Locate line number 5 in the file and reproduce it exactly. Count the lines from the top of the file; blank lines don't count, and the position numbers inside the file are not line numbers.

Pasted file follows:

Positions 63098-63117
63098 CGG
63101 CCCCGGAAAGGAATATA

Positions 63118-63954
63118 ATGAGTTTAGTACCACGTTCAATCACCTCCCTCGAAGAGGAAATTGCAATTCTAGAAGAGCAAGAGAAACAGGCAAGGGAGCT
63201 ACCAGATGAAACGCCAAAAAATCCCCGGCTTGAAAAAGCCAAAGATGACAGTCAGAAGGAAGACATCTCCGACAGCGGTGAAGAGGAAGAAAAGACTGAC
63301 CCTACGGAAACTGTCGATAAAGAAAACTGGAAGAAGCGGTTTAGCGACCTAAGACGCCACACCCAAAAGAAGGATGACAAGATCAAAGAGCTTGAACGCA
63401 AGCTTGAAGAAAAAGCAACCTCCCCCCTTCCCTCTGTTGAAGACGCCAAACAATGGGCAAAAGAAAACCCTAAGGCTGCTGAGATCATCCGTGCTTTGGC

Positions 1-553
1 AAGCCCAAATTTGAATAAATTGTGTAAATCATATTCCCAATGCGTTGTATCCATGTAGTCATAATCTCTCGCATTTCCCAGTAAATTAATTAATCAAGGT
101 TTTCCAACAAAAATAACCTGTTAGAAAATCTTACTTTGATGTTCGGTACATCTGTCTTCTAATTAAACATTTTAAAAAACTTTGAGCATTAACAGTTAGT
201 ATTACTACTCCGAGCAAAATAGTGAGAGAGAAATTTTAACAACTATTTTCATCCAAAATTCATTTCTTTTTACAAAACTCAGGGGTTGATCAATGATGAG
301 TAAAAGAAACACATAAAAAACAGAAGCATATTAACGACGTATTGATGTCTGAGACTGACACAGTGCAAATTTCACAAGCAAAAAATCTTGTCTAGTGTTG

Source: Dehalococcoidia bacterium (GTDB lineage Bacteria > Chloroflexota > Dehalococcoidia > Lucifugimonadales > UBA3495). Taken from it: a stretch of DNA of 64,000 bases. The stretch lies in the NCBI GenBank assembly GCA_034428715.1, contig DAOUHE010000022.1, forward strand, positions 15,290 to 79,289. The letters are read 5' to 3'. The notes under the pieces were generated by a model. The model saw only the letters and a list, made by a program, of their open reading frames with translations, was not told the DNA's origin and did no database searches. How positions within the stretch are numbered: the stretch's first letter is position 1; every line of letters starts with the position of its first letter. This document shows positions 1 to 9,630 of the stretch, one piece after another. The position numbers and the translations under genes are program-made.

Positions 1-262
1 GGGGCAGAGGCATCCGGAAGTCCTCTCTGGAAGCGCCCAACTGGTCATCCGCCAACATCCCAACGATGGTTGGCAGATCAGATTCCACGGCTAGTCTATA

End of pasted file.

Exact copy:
63118 ATGAGTTTAGTACCACGTTCAATCACCTCCCTCGAAGAGGAAATTGCAATTCTAGAAGAGCAAGAGAAACAGGCAAGGGAGCT